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Buy a new system, for yourself

By Jaqui ·
As we all know, just try to hit a local brick and mortar to get a system [ other than a Mac ] that doesn't come with NT* preloaded. [ on top of a massive amount of really bad software, the demo ware / trial ware ]

Seems to me it's actually a violation of Federal Regulations for that to be the case. There are regulations guaranteeing that WE, the consumers, have competitive products available. So I filed formal complaint against the entire Computer industry because they do not have ALL operating systems that will power the hardware available in the stores.

seems the Competition Office of the Canadian Government wants to talk with me about it now.

* NT, calling the OS for it's kernel, just as dipsticks do for GNU/Linux.

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"...just try to hit a local brick and mortar..."

by CharlieSpencer In reply to Buy a new system, for you ...

Ha! There isn't a local 'Mom and Pop' around here that I'd trust to replace a BIOS battery.

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but Palmie

by Jaqui In reply to "...just try to hit a loc ...

what about the big chain stores to buy electronics / software in?
they are worse than the small mom and pop operations in many ways.
the mom and pop shop doesn't have a "contract" to install windows on every system, so they at least sell bare metal.

the big chains sell the brand name systems, and you have no choice as to what os you get.
that is as anti-competitive as you can get.
you can even call it a monopoly creating setup.

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Looking into buying a notebook

by AnsuGisalas In reply to but Palmie

it really hit me... why would I want one that has win7?
Why not a blank? Or anything else than Win7?

Because I really don't want to start learning Win7 when I can start learning something useful instead, something that can run on a not-early-adopter machine and leave resources over for actual use...

So I'm with you.
Hey, anybody know if there are online shops selling notebook parts like there used to be with desktops... you know... for self-building?
I'd love to do that, if it's at all viable that is.

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by Jaqui In reply to Looking into buying a not ...

only one online shop I found that will do custom built laptops with your choice of OS.

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I'm not saying the big boxes are any better, service-wise,

by CharlieSpencer In reply to but Palmie

but at least they'll still be there when I need a replacement under warranty.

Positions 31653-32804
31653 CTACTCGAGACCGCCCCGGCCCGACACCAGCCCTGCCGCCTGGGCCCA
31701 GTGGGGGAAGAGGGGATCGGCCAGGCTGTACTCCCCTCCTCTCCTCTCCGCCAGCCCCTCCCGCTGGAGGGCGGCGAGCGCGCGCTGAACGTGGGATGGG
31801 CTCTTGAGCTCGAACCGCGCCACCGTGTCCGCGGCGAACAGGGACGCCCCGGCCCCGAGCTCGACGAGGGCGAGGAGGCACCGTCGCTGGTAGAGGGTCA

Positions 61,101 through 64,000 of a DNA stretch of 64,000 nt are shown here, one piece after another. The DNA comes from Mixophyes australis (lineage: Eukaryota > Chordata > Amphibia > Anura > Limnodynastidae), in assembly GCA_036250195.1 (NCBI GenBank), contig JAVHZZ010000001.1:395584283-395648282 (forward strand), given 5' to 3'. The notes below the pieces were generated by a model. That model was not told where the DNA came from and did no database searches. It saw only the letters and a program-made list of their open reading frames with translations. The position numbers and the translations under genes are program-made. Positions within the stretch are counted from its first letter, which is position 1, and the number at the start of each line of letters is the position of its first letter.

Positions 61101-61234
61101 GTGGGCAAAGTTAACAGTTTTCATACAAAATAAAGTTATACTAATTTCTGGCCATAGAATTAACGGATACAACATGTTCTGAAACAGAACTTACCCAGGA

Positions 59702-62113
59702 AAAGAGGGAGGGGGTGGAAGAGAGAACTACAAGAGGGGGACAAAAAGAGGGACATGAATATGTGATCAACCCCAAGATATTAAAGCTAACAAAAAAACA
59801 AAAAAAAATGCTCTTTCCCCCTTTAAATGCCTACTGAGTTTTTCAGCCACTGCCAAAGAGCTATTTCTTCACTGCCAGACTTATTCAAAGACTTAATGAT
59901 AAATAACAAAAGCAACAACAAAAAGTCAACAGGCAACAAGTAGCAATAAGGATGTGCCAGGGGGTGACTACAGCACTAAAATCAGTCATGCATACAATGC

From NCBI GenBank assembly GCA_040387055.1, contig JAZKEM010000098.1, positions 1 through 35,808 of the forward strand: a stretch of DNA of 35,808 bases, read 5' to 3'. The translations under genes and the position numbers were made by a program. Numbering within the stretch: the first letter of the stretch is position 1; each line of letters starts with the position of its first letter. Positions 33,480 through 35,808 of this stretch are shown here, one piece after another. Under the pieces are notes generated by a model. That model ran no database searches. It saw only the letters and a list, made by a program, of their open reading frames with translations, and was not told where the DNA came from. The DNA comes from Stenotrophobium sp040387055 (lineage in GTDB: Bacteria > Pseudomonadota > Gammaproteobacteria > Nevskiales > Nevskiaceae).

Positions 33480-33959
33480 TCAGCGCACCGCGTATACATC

You may have local independent retailers that will sell you a bare box. Good luck finding one around here.

Is it a monopoly when my car comes with an engine? Sure, there may be better ones available, but try to tell the car salesman you're going to install your own engine, you'd like to buy a car without one, and you expect to pay less because it isn't in there.

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not the same thing at all Palmie

by Jaqui In reply to I'm not saying the big bo ...

you can go to a different car dealer and get a "better engine"

you can't get a different os from computer retailers.

when there are only automotive dealers telling you that you can only have a 3 cylinder diesel instead of letting you pick the 8 cylinder high performance engine, then you can start to compare the two.

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Sure you can.

by CharlieSpencer In reply to not the same thing at all ...
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I'll have

by NexS In reply to Sure you can.

No cursewords in my classroom, thank you very much.

Ha! Joking!

Or am I?

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not the same at all

by Jaqui In reply to Sure you can.

the "pc" is aka the EISA systems and the Mac is not an EISA system.

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Drinking the Kool-Aid again?

by CharlieSpencer In reply to not the same at all

Despite what their ads may say, Apple makes personal computers. If you're going to limit this to EISA or "WIntel" systems, you should have said so up front.

Regardless, there's no one in this area that will sell you a 'bare metal' box with no OS. I'm sure the situation is different in larger cities or where the customer base is more computer literate.

Regarding your point about competitive products not being available - they are. You may have to take to the on-line shops to get a bare metal system, but they're certainly available. As some one else noted, Linux is both free and readily available. If consumers want to buy something else, that's their choice. It's not a retailer's job to educate them on the available alternatives.

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